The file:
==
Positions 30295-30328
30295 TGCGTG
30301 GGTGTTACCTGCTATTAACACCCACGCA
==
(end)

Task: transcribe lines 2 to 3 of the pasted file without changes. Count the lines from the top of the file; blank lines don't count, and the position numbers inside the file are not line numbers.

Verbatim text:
30295 TGCGTG
30301 GGTGTTACCTGCTATTAACACCCACGCA